I have never handled an EM-2, but I know four or five people who have not only handled examples, but disassembled them (Those being: Ian McCollum, Matt Moss, Jonathan Ferguson, Trevor Weston, and maybe one or two others I correspond with). It's worth noting that at least three of those people believe that the EM-2 could not have been mass produced economically in the configuration of the test rifles - the receiver was simply too big and complex a workpiece.

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Sturgeon talked me through some of the history of the .280 British cartridge, which is something he's researched quite a bit.


One of the ideas that's become a trendy topic of discussion lately is the idea of a General Purpose Cartridge, (GPC), which would be a sort of half-way house between 5.56 NATO and 7.62 NATO that would replace both.  This is logistically attractive, but making a cartridge that can comfortably replace both existing cartridges isn't easy.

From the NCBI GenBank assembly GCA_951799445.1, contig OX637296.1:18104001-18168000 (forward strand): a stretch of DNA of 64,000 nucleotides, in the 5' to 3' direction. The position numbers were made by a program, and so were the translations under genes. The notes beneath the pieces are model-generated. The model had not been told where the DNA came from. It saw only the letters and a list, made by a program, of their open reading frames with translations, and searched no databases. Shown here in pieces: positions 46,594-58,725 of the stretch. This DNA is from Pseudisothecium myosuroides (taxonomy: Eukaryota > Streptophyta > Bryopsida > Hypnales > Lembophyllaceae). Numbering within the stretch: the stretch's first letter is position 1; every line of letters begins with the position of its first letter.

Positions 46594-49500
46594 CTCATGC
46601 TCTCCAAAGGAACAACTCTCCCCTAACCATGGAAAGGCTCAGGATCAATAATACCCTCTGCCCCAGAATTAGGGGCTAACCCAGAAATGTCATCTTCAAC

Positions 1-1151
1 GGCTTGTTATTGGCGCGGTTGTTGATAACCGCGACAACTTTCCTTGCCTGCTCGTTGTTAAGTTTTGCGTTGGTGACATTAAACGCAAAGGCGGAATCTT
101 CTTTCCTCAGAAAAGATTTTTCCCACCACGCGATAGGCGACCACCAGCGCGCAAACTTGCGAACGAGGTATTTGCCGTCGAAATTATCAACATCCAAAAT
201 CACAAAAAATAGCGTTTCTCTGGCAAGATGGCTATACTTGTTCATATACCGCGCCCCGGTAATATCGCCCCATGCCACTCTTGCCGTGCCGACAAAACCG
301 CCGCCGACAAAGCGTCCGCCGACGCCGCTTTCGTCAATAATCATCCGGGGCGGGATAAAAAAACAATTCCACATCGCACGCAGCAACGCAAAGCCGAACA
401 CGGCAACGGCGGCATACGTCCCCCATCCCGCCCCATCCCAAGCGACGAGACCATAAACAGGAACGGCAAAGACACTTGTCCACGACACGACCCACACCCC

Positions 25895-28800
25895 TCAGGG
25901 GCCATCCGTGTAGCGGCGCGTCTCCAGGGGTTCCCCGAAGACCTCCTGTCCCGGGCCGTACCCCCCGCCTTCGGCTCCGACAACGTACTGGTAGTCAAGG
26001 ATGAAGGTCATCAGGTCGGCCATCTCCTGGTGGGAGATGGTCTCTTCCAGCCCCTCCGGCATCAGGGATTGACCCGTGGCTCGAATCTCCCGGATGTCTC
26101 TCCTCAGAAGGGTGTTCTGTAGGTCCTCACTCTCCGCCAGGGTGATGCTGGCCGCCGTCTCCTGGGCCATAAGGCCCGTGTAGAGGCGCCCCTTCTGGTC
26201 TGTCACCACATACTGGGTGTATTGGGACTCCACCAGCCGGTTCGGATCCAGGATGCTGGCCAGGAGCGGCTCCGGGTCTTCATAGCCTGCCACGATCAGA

The merits and demerits of the GPC idea are beyond the scope of this thread.  However, the .280 British is often brought up as an approximation of what a GPC would look like, and this simply isn't historical.


The original British plan was to retain the .303 Vickers belt-fed machine gun, but to supplement it at squad level with a new machine gun design in .280 called the TADEN (which was a sort of belt-fed Bren derivative with spade grips):




The US, meanwhile, insisted on a single cartridge solution (also, nobody but the British and Commonwealth used .303), and that was part of the impetus for making the .280 more powerful.  Once the .280 was made powerful enough to satisfy the trajectory requirements, it really wasn't an assault rifle cartridge anymore, as it produced only a little less recoil than 7.62 NATO.

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Yeah, .280 was never realistically going to be a GPC the way Tony imagines (for those who don't know, Anthony Williams cites the .280 explicitly as an example of a "GPC that might have been"). It's weird, too, because it's not like Tony doesn't know a lot about the .280's history. I think the guy really does just have his blinders on.

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Here are some less-seen pictures of the EM-2:




"Brigadier Lindsay of the British Army presented an EM2 rifle to the Springfield Armory Benton Small Arms Museum"